Film Room: How To Make Eric Ebron An Effective Blocker (And How Not To)

Eric Ebron made an impact as a receiver in Week 3 against the Houston Texans, catching the first of hopefully several redzone touchdowns this season. That’s why he was signed. Blocking ability was secondary. But he’s still a Steelers’ tight end, meaning he doesn’t get the luxury of being a glorified receiver who never gets his hands dirty. For him to be a good-enough blocker, the Steelers have to be smart with how they scheme him. While not perfect, they’re finding ways to make it work.

Ebron isn’t a small guy. Some TEs who come out of school look like receivers. 6’2, 230 pound types. Ebron exited North Carolina at 6’4, 250 with 33 inch arms. That mass is enough to get in the way of defenders if you’re intelligent about it. Leverage and angles are the way to go.

We showed a great example of that in our breakdown of the Steelers’ gap run scheme versus Houston. On paper, Eric Ebron vs JJ Watt, a literal Hall of Famer, would seem like a terrible matchup. But on this play, Ebron has leverage to hold Watt on this down block, getting some help from Vance McDonald (sort of), allowing the back to run off his hip and for a good gain.


Another example from the Texans came. A split zone run with Ebron, the off-ball tight end, pulling across and cutting the EMOL. Doesn’t need to be pretty. Just needs to show some toughness to trip up the ROLB and let the back hit the hole. Ebron succeeds.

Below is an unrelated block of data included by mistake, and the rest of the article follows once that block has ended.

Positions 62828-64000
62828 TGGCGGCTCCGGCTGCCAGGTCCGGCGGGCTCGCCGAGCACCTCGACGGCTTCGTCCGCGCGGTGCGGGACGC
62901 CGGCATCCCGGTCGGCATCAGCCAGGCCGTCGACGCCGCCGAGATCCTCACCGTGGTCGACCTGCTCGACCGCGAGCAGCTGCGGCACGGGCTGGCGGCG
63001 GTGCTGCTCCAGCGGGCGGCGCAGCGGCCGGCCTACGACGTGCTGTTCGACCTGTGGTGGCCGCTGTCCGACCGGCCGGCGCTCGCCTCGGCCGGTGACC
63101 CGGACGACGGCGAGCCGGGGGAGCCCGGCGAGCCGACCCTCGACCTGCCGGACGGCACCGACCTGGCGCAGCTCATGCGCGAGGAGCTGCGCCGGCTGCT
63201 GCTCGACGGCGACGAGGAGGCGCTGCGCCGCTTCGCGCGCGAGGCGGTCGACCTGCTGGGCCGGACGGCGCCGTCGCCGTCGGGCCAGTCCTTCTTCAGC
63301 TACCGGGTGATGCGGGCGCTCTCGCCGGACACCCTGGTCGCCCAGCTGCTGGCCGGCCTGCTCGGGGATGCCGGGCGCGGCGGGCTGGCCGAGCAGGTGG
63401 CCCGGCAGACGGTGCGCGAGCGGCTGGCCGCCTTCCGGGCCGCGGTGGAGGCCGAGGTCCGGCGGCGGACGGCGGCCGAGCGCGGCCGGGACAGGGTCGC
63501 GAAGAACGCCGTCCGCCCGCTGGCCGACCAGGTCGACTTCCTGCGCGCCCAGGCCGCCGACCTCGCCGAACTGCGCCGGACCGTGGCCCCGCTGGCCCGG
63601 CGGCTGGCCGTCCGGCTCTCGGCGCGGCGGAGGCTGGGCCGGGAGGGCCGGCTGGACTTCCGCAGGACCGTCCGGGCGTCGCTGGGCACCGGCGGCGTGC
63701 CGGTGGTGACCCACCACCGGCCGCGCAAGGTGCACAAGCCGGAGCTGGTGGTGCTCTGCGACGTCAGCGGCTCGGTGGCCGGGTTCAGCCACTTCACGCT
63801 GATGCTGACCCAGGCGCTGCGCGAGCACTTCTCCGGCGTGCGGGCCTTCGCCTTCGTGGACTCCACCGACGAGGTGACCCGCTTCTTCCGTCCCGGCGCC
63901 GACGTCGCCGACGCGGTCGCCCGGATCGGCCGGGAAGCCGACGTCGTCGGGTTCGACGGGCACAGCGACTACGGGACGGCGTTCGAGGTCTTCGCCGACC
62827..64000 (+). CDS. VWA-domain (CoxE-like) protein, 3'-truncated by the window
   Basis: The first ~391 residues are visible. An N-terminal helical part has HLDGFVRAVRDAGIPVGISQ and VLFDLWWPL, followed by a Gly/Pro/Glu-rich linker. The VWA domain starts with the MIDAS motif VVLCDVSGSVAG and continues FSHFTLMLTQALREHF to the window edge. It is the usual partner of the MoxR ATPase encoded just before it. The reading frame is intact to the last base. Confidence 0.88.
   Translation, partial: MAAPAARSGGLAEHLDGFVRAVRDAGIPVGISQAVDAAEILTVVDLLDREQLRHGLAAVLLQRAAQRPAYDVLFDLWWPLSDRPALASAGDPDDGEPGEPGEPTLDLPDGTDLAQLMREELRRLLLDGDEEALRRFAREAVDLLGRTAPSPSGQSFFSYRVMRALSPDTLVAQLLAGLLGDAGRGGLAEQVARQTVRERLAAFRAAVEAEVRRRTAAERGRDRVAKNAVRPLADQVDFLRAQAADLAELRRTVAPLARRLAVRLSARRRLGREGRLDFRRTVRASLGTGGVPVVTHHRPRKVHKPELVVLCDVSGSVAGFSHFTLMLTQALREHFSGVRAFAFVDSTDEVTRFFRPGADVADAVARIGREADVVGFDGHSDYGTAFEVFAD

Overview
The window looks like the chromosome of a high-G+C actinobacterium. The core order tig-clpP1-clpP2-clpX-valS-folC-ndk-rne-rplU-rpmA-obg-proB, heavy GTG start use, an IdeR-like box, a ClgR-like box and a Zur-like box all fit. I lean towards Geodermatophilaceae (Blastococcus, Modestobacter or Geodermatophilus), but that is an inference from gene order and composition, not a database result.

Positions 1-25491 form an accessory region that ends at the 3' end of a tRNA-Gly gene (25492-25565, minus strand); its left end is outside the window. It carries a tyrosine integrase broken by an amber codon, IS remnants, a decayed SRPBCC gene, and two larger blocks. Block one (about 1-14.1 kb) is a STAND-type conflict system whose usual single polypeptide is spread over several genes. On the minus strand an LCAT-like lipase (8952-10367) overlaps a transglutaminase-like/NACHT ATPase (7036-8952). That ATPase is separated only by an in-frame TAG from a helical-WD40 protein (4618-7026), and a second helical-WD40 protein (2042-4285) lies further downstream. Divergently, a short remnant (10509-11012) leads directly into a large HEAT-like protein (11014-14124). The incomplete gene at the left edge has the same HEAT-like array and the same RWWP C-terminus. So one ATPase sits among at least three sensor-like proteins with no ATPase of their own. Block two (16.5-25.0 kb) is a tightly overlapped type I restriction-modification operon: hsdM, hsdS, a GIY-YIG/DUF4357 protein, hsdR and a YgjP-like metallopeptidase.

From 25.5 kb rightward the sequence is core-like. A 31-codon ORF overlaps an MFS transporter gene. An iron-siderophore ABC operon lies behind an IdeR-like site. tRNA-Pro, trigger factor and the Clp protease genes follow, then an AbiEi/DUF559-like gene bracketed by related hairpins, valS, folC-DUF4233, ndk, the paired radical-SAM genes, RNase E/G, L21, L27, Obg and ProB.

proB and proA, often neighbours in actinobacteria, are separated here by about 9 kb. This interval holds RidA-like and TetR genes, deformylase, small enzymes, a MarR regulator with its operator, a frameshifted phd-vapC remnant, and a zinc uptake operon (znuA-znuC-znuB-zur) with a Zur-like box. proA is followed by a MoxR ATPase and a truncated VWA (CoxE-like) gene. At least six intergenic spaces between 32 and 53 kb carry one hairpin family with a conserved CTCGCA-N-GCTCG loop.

Of course, the best way to hide Ebron’s blocking is to simply keep him off the field. Pittsburgh’s had an excellent four minute offense to close out each of their first three victories. They’ve run 15 plays over the final five minutes of the game, excluding kneeldowns. 13 of those have been runs. Of those 15 plays, Ebron’s been on the field for just ten of them whereas McDonald – the better blocker – has been out there for all 15.

More crucially, Ebron has been lined up to the outside of McDonald on eight of those ten snaps. Meaning he’s the furthest blocker on the line, often with the easiest or least important block.

The two exceptions had Ebron lined up on the opposite side, each time the left side, than McDonald. On both snaps, the Steelers ran right towards McDonald. There may have been some miscommunication on this block between McDonald and Derek Watt so McDonald has been far from perfect either.


But it hasn’t been a flawless gameplan either. Ebron has struggled in situations where you’d expect him to. In the opener versus the Giants, he’s asked to combo block. Chip to the defensive end and then climb to the linebacker at the next level. The DE knocks him off balance and the linebacker blows him up, sending Ebron sprawling and skidding to the ground. That’s not the reason why this play failed but it sure was an ugly rep.


Fast forward a week. Goal line situation against Denver. He’s base blocking OLB Bradley Chubb. Chubb outleverages and overpowers him, knocking him back as the run goes nowhere. Pittsburgh ends up settling for a field goal.


Of course, you can’t perfectly scheme Ebron’s blocking every single time. Sometimes the defensive front makes it a tough task. Sometimes Ben Roethlisberger may make a check at the line that changes the run towards Ebron’s side. But if the Steelers continue what they’ve largely done, and Ebron keeps making the effort he’s showing, his run blocking won’t be a major liability. And the pros he offers in the pass game outweigh those cons.

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